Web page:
By Sonam Rikha ‘24
Having your first semester of college be online is no easy feat. Whether it’s juggling time zones, Zoom fatigue, or the slow loss of sanity from being at home, Zoom University is definitely not how I imagined my first semester of college. As a person who was heavily dependent on friends and fellow classmates to get through difficult classes in high school, I was not only worried about the social aspect of college life but also how the lack of in-person interactions would affect my academic performance this semester. Unlike in-person where I can nudge the person next to me to repeat what the professor said (while I was zoning out) or the ability to ask casual questions to a classmate about an assignment, these simple things that I’ve taken for granted are way more difficult and awkward online. Although I personally identify as an ambivert, the introverted part of me fears the possible rejection or uncomfortableness that comes with reaching out.
Nonetheless, knowing that I probably wouldn’t survive the semester without some allies in my classes, I challenged myself to reach out and cold DM some of my fellow classmates and members of the first-year class. On the first day of my classes, I decided to take a mental note of the people I might DM, taking into consideration how I could make the DM as unawkward as possible. For those who are new to cold DMs I suggest trying to find a similarity between you and the person you are DMing. Personally, I preferred to reach out to first-years from Pomona in classes where there were a variety of class levels and students from other Claremont Colleges. Although I was reluctant to DM someone I hadn’t even met, I decided to give it a try–also, I was confused about a class assignment and didn’t want to look like a clown in front of the professor for not listening carefully.
Now, my friend, there are multiple ways you can approach a DM, but, for your sake, I have narrowed it down to three categories that I like to call The 3 C’s.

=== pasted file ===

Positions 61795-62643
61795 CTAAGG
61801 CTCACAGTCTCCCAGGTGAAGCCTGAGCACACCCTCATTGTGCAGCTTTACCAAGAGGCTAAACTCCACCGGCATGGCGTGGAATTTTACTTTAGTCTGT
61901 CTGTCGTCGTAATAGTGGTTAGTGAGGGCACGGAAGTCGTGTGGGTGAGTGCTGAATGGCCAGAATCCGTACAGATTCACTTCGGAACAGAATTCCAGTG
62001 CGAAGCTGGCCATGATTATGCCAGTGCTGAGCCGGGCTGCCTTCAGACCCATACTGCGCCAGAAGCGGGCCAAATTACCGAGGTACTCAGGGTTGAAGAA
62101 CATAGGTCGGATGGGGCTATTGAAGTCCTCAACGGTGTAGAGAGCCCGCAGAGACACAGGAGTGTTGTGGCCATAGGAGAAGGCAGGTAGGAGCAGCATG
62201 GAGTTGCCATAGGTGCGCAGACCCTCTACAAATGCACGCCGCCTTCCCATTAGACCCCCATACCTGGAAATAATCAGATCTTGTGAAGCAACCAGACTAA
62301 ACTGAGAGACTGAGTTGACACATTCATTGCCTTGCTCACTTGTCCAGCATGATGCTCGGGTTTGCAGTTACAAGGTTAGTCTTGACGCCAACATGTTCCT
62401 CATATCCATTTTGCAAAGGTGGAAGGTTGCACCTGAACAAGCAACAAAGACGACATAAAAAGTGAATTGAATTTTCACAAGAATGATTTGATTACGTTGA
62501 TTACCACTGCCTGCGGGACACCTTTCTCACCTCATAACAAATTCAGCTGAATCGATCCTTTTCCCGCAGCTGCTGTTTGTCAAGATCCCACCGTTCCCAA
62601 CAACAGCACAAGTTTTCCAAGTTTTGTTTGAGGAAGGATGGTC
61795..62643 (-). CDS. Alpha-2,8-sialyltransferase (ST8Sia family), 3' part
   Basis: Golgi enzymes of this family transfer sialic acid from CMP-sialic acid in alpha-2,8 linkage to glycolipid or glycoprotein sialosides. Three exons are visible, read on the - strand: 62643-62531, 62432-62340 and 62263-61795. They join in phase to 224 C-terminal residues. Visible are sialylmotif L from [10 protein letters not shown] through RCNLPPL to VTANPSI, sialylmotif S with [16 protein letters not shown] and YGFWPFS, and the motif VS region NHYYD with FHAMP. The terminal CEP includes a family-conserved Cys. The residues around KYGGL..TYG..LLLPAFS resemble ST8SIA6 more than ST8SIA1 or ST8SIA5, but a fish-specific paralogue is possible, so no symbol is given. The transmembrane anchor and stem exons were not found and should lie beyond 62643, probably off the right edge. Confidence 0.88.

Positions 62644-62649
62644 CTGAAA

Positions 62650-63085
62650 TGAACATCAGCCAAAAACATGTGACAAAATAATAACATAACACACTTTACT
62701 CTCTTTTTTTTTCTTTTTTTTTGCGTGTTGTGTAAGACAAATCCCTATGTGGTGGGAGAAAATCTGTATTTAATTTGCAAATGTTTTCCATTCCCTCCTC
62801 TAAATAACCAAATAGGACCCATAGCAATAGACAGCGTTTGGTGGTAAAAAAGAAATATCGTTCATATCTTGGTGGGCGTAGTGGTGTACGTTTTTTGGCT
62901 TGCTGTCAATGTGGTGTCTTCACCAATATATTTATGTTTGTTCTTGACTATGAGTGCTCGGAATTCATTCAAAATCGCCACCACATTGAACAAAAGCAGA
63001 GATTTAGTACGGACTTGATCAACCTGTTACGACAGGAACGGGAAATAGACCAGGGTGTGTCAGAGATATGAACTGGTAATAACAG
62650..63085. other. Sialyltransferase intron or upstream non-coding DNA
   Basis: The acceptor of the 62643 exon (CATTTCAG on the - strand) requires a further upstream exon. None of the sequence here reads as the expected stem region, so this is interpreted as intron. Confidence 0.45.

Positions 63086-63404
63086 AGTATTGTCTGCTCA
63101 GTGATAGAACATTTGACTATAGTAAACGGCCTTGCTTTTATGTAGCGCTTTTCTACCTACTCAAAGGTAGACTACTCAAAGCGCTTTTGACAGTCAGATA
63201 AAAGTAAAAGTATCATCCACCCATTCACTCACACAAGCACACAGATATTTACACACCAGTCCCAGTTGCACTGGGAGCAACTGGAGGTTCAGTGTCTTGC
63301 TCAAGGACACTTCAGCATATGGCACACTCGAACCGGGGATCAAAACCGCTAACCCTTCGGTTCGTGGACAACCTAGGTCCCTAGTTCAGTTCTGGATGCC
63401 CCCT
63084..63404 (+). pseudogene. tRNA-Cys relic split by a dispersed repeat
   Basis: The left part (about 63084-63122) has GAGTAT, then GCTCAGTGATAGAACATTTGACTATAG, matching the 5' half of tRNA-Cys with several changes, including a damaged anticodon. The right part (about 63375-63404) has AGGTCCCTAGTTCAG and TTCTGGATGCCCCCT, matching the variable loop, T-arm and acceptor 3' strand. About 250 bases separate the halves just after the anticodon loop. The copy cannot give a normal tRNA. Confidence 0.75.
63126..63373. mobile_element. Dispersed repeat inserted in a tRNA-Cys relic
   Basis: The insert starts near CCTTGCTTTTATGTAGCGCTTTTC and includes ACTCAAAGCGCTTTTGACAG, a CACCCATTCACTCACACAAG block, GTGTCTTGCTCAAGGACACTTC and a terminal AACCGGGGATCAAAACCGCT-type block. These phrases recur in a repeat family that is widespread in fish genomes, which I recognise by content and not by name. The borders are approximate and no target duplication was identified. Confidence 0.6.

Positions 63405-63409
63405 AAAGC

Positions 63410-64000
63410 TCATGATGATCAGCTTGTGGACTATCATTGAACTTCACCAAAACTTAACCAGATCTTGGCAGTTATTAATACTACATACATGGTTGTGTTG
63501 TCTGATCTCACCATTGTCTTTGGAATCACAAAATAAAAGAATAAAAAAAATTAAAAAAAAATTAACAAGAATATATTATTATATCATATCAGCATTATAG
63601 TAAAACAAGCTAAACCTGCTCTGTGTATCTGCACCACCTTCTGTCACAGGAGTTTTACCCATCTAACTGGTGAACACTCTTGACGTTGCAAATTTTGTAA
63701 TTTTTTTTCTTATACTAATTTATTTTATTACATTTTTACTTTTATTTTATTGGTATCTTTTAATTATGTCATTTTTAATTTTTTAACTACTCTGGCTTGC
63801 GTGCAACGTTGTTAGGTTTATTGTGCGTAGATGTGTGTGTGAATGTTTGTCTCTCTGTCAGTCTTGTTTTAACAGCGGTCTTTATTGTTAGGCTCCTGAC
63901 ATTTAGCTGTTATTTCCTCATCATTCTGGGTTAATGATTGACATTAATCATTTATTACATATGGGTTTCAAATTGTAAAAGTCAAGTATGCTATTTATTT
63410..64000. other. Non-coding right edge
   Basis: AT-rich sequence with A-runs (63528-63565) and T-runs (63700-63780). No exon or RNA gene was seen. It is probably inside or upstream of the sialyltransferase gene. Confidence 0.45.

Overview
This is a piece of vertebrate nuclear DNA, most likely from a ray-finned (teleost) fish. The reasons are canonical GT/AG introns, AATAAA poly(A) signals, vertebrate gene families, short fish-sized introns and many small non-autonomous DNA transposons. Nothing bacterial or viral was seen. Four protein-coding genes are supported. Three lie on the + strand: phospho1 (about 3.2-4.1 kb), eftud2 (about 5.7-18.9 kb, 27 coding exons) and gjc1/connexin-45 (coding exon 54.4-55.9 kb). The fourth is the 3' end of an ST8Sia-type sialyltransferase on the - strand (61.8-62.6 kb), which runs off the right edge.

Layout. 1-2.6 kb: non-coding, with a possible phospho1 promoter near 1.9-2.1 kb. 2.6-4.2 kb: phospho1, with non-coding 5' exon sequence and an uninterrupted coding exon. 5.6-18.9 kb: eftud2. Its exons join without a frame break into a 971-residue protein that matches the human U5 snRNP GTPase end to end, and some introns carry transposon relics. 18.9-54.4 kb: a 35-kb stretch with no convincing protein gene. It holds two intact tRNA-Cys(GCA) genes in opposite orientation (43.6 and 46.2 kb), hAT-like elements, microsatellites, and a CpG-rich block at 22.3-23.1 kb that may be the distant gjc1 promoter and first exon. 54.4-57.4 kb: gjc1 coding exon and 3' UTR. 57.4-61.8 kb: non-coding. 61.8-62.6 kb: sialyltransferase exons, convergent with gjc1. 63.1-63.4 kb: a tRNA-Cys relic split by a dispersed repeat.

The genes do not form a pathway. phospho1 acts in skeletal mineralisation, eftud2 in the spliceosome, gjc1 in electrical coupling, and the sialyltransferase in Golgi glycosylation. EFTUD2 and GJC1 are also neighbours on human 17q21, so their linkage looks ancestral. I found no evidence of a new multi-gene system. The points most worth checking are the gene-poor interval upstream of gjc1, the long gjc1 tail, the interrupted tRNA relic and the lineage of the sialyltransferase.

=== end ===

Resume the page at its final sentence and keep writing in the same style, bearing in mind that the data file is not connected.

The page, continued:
- The first one, and the one I use most often, is The Clarification DM. Due to my poor online attention span and my lack of sleep, 30% of what my professors say goes from one ear through the other. Since I simply can’t whisper a question to my classmate, I’ve often resorted to The Clarification DM, which has saved me from turning in my assignments late. While these DMs tend to be more formal and academically related than the others, you can always add a funny meme, gif, or emoji to spice things up.
2. The next DM is The Compliment DM. These are DMs that you can send based on things that you like about the person–whether that be a political stance they take, their fire look, their musical taste, their fashion style, etc. I usually use this type of DM when I want to be friends with someone or if I see something on someone’s Instagram story that is funny or something that we may have in common. While it can feel strange to send these DMs, it’s important to make an effort to connect with others and spread positivity during these times.
3. The last DM that I’ll be covering today is The Cecil DM. Yes, I said what I said: The Cecil DM. Although I haven’t personally used this DM often, I’ve personally received a few. The Cecil DM is a Pomona-related DM. To better explain this type of DM I offer an example to highlight how these DMs may look. They usually consist of comments like “congrats on your acceptance to Pomona,” “Oh, you’re majoring in XYZ, I’m majoring in that too,” or “You seem chill. Can’t wait to meet you on campus.” Since the Class of 2024 has started college online, The Cecil DM has been very useful for starting conversations and connecting with fellow Sagehens.
There are infinite ways to craft a DM. They can be chaotic, funny, or even suspenseful. While I am still honing my craft, and am no master at the art, the three types of DMs that I’ve listed are the ones I’ve received and used the most. I share them with the wish that my fellow introverts and classmates can push themselves to connect with one another online and master the art of the DM.